Convert SafeString to str

What is the recommended way to convert SafeString to str? It’s needed to generate an OpenAPI schema (the discussion).

So far, I’ve only found two ways:

  • Adding the SafeString with an empty string

    >>> from django.utils.safestring import SafeString
    >>> s = SafeString('abc')
    >>> s + ''
    >>> type(s + '')
    <class 'str'>
  • Use str.__str__()

    >>> from django.utils.safestring import SafeString
    >>> s = SafeString('abc')
    >>> str.__str__(s)
    >>> type(str.__str__(s))
    <class 'str'>

I know using str() wouldn’t work since ccfd129 (due to #27795), and force_str() wouldn’t work either (since SafeString is a subclass of str).

It would be great if anyone could show some examples on Django or any other popular library’s codebase. I mean, at some point, the SafeString instance would be converted to a string, right?

SafeString is a string. That’s the whole concept of it being a subclass. You can use it anywhere you need to use a string.

From my (admittedly superficial) browsing through this, the issue isn’t with SafeString. The root issue is likely that whatever is evaluating this to create the yaml representation is only checking to see if the value is a string and not if the value is a descendant class.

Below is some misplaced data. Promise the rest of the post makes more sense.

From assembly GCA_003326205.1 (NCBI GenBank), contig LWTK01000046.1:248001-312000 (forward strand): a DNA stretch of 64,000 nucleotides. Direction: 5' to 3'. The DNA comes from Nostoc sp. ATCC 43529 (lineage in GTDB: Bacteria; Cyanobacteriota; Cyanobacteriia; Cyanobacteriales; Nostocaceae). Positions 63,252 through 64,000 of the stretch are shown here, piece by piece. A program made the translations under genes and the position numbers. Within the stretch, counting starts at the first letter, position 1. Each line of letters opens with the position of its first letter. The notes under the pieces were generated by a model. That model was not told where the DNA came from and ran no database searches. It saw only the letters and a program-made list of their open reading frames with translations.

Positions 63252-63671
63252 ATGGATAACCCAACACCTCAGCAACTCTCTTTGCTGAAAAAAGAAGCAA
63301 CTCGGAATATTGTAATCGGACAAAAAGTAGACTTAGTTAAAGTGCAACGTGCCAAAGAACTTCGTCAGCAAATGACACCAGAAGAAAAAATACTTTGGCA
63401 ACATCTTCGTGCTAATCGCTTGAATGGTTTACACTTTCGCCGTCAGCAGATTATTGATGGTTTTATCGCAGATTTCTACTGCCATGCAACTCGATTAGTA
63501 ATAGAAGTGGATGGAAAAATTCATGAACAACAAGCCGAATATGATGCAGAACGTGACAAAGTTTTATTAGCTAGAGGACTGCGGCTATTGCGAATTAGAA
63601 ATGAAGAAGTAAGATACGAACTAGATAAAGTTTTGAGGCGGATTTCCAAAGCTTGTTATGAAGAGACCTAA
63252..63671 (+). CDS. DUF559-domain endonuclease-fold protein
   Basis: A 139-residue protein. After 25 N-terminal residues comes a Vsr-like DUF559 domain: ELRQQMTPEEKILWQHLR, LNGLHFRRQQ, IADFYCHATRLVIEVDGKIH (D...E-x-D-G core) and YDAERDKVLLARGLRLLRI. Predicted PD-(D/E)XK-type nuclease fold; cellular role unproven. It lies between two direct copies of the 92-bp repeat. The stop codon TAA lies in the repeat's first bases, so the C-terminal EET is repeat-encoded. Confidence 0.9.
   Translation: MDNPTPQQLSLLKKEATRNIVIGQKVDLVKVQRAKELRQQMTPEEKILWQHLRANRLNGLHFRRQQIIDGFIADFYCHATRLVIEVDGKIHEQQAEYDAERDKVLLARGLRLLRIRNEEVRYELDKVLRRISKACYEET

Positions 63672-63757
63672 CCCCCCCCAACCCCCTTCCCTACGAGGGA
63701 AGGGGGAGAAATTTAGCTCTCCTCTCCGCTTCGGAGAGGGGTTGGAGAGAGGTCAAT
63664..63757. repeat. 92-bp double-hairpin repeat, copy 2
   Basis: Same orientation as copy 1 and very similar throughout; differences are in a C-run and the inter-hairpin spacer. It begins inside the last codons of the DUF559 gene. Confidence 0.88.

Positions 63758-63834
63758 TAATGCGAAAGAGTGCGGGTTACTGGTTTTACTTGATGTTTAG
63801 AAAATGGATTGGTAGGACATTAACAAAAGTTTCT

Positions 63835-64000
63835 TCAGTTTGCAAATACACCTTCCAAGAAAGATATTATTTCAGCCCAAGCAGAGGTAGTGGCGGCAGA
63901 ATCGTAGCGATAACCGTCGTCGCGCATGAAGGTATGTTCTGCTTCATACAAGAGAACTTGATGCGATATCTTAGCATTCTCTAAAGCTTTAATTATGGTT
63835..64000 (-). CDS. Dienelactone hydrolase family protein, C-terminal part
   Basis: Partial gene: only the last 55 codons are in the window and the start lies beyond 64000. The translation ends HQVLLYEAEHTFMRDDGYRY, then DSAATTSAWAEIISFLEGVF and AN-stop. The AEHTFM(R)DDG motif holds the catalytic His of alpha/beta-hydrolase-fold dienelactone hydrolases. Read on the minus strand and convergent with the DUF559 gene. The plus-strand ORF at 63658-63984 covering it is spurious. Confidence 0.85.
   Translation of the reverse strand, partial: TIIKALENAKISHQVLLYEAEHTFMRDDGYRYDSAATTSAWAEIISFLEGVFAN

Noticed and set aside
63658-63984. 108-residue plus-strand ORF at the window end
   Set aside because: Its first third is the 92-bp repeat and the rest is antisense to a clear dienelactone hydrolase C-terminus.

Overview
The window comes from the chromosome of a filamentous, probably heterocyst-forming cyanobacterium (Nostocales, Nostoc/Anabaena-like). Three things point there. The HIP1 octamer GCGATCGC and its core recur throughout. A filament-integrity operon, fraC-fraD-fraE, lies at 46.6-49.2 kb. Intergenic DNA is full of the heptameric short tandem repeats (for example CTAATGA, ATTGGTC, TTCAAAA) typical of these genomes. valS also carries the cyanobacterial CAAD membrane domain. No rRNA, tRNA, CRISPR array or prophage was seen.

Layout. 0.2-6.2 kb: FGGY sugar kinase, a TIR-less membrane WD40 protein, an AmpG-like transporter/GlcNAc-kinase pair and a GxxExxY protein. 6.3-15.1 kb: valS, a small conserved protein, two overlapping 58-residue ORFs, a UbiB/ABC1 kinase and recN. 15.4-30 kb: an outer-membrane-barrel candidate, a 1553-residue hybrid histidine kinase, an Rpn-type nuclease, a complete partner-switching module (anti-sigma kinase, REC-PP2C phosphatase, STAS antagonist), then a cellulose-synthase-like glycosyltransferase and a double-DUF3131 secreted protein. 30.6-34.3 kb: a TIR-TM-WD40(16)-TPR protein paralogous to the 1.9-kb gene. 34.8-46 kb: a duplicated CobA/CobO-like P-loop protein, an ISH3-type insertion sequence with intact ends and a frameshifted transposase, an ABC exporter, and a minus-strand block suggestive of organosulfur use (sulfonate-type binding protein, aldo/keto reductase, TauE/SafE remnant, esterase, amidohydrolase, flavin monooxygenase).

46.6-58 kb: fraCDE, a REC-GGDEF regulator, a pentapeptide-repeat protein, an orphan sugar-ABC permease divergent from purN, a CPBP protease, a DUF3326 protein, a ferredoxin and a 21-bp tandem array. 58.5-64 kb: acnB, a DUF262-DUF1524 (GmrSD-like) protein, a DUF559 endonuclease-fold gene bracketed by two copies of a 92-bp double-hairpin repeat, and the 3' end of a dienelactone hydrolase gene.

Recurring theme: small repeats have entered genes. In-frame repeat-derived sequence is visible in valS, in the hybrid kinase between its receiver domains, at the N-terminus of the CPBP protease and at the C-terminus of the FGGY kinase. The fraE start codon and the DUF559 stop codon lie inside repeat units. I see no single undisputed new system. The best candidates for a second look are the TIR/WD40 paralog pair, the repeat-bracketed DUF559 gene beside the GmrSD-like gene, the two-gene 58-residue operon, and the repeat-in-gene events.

Hi @KenWhitesell , thanks for replying!

So, the issue should be addressed on the library that creates the YAML representation right? I’ve started a discussion about the issue and proposed the workaround. Hope someone on their side will respond to it soon.

How about the conversion? Do you have any recommendations or any references?

There is no “conversion” to be performed.

A SafeString is a string.

Now, there are several functions or operations you can perform on it that return a new string - but those aren’t “conversions”.

For example, some_safe_string.strip() returns a new string with whitespace removed. Also, "".join([some_safe_string]) builds a new string from that single-element list. Or, you could call the __str__ function on the superclass - super(SafeString, some_safe_string).__str__()

On the other hand, all of f"{some_safe_string}", "%s" % some_safe_string and "{}".format(some_safe_string) returns a SafeString.